The title of this blog might surprise some people, after all, isn’t composting a really good thing to do, especially for the environment? While there are many advantages to composting such as being environmentally friendly and good for the soil, the risks appear if we do not handle it properly. What do we mean by this?
To understand better, it’s a good idea to think about what compost is actually made up of. Rotting food and plants in varying stages of decay can produce a number of unsafe pathogens. If compost is not handled correctly, a person could be affected by these pathogens.
Let’s consider some of these pathogens and see why they are dangerous.
A variety of fungal conditions can result from compost. Being exposed to them as well as other bacterial pathogens can cause different ailments. One of those is known as Farmers Lung and can produce symptoms similar to pneumonia. Another condition called Aspergillosis can develop from the inhalation of spores which are produced by decaying plants.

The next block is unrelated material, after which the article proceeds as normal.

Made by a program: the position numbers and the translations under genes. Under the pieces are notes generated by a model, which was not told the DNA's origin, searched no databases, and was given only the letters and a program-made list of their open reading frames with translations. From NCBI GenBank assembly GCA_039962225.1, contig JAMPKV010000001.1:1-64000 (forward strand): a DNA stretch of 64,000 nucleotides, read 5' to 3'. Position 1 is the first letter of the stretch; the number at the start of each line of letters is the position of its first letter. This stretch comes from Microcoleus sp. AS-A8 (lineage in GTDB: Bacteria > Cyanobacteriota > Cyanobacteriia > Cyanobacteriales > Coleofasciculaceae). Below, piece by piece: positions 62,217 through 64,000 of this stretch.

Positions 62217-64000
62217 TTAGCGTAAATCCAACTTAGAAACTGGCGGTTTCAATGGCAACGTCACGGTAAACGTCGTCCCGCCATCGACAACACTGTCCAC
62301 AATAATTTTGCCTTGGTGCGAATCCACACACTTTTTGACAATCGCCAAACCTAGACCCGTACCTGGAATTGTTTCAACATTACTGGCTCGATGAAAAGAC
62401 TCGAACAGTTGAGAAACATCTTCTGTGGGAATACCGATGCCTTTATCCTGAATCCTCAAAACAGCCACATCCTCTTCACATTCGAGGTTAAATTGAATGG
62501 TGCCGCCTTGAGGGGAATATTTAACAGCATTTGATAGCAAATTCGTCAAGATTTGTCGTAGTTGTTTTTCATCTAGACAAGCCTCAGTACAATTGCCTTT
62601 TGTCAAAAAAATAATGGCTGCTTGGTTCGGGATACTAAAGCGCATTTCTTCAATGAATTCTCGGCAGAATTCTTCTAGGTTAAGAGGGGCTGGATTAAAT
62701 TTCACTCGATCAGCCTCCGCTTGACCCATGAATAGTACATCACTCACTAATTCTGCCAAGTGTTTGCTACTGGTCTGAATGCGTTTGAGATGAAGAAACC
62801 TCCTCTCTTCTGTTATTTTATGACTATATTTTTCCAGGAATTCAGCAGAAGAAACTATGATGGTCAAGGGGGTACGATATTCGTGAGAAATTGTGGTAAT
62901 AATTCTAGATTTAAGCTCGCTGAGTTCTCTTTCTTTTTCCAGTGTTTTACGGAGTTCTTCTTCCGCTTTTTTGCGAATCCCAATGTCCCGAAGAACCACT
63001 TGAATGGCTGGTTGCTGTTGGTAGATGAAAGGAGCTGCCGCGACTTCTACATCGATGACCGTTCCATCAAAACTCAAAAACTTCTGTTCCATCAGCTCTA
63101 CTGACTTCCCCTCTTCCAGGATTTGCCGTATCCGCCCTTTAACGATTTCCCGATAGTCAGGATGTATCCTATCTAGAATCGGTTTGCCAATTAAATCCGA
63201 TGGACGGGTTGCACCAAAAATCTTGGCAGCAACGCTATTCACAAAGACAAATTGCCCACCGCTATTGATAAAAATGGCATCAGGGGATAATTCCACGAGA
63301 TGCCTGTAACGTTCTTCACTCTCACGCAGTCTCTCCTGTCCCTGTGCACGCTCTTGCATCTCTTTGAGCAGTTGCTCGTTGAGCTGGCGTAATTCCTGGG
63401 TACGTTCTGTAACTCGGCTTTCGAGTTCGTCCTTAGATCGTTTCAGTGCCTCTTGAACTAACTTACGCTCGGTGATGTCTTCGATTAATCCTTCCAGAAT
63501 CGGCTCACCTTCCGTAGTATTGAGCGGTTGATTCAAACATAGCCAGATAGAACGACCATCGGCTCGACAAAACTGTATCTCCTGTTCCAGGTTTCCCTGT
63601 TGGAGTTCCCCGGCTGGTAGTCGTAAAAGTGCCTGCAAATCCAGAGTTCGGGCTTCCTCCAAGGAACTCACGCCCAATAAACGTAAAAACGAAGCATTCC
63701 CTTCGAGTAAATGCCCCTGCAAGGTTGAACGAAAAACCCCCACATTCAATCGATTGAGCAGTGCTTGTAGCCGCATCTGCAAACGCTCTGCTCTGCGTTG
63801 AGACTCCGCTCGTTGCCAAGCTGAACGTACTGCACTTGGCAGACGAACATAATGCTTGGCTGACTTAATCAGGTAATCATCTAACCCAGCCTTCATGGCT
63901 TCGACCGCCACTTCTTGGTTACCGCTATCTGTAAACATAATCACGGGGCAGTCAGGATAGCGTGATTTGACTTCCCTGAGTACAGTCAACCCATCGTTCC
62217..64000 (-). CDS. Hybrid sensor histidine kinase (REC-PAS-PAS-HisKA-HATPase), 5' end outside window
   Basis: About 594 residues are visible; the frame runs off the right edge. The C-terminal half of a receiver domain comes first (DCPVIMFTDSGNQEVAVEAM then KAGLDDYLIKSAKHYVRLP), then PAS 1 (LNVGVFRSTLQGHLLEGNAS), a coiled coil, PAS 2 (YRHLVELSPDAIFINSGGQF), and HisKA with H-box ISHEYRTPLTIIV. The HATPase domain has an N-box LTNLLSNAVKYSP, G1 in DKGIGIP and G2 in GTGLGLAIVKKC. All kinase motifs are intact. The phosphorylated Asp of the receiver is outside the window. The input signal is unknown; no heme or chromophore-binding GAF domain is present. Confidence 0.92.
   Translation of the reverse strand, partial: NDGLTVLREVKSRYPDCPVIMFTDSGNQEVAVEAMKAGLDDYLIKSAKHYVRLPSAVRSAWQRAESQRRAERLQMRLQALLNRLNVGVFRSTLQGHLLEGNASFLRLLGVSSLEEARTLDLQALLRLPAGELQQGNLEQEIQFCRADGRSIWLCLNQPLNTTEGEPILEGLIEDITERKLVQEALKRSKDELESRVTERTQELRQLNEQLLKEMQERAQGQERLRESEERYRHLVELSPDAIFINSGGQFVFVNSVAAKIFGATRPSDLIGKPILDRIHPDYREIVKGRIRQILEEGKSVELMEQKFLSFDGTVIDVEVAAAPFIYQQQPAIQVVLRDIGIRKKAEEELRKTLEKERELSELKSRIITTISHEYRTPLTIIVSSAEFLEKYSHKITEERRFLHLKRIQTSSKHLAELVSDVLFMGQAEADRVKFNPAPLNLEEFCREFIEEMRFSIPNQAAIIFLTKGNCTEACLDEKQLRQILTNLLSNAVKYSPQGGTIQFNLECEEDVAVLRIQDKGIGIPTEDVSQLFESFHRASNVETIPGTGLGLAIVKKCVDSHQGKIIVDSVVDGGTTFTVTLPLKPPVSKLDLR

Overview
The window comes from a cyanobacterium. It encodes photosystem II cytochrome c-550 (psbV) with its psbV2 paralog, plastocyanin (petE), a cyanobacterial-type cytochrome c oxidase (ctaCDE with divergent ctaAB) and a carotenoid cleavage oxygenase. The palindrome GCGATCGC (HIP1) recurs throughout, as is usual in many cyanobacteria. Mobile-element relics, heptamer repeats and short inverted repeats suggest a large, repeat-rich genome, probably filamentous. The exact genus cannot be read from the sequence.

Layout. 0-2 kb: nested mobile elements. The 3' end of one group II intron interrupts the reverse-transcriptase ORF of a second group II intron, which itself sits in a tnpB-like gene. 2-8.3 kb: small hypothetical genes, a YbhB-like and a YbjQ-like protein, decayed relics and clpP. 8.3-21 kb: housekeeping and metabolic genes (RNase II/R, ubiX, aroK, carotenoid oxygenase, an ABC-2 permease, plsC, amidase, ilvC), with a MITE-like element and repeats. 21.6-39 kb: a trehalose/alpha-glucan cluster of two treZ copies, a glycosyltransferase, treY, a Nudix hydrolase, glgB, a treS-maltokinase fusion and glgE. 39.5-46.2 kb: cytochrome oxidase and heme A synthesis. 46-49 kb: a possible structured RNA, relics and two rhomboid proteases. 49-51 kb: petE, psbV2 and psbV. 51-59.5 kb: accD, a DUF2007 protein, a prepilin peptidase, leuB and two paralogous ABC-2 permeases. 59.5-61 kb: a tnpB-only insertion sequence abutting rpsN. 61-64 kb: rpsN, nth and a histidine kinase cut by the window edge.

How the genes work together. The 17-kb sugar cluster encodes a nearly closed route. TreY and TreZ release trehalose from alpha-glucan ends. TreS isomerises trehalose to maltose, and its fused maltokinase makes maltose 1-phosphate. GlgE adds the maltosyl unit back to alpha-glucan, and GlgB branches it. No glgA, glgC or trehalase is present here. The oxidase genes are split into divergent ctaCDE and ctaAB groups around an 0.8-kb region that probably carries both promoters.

Another fungus which is found in compost is Histoplasmosis. This type of fungus develops from the feces of birds and bats.
Other diseases that could potentially arise from exposure to compost are Tetanus, Paronychia (an infection which can develop around toenails and fingers) and also Legionnaires Disease.
Although these sound like very worrying ailments, taking the proper precautions while dealing with compost should prevent these from happening.
Devereaux Van Dyne, Certified Professional Home Inspector